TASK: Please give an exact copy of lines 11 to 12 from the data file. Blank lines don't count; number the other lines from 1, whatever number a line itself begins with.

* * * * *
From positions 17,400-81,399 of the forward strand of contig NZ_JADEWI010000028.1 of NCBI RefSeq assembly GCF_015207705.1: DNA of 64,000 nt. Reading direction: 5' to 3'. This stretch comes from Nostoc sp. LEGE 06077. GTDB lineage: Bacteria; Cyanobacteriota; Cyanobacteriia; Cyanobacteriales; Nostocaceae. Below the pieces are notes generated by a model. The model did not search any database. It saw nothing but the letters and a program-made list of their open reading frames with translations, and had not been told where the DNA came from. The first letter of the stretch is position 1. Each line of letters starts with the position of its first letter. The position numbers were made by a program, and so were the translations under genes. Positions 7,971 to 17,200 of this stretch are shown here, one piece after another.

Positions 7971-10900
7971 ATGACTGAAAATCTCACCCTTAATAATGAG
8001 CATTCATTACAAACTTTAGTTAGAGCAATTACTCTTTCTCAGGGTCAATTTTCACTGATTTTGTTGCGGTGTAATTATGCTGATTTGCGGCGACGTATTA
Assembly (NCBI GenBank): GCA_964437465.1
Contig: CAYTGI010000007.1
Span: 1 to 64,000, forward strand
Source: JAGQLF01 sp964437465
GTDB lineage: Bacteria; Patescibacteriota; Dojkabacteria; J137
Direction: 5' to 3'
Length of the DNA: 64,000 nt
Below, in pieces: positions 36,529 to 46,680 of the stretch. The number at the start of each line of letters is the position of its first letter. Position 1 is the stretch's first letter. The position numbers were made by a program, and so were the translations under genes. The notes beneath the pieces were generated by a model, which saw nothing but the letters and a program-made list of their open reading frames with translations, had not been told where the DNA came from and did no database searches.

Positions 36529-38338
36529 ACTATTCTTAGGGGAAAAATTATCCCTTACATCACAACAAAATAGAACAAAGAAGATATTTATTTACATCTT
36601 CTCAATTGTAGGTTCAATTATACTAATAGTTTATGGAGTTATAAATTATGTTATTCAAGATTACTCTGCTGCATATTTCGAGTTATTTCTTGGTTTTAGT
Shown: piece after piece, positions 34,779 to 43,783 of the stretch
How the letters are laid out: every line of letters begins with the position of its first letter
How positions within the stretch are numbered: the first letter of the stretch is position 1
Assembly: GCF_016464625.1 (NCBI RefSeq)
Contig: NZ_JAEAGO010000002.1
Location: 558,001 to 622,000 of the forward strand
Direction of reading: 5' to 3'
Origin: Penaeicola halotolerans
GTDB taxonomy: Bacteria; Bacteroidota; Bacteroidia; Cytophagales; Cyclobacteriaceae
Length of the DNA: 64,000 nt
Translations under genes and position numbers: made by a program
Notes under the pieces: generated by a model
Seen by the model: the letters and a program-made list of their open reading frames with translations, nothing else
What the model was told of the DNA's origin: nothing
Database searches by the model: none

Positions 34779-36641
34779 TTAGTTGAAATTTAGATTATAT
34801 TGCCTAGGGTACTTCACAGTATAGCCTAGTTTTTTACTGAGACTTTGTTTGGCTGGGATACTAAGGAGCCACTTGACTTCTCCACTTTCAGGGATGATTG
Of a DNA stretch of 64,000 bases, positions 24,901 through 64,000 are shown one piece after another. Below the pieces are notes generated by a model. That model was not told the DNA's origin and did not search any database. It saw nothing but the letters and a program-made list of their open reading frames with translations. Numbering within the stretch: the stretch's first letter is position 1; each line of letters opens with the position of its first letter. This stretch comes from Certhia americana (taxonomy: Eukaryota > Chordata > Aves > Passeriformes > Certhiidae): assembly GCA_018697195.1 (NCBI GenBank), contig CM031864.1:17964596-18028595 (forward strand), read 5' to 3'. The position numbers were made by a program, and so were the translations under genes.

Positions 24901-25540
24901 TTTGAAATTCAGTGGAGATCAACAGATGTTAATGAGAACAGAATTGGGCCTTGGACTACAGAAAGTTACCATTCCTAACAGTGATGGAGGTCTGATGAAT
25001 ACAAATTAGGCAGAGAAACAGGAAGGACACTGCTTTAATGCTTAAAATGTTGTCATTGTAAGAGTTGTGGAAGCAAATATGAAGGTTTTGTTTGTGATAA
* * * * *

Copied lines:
Length of the DNA: 64,000 nt
Below, in pieces: positions 36,529 to 46,680 of the stretch. The number at the start of each line of letters is the position of its first letter. Position 1 is the stretch's first letter. The position numbers were made by a program, and so were the translations under genes. The notes beneath the pieces were generated by a model, which saw nothing but the letters and a program-made list of their open reading frames with translations, had not been told where the DNA came from and did no database searches.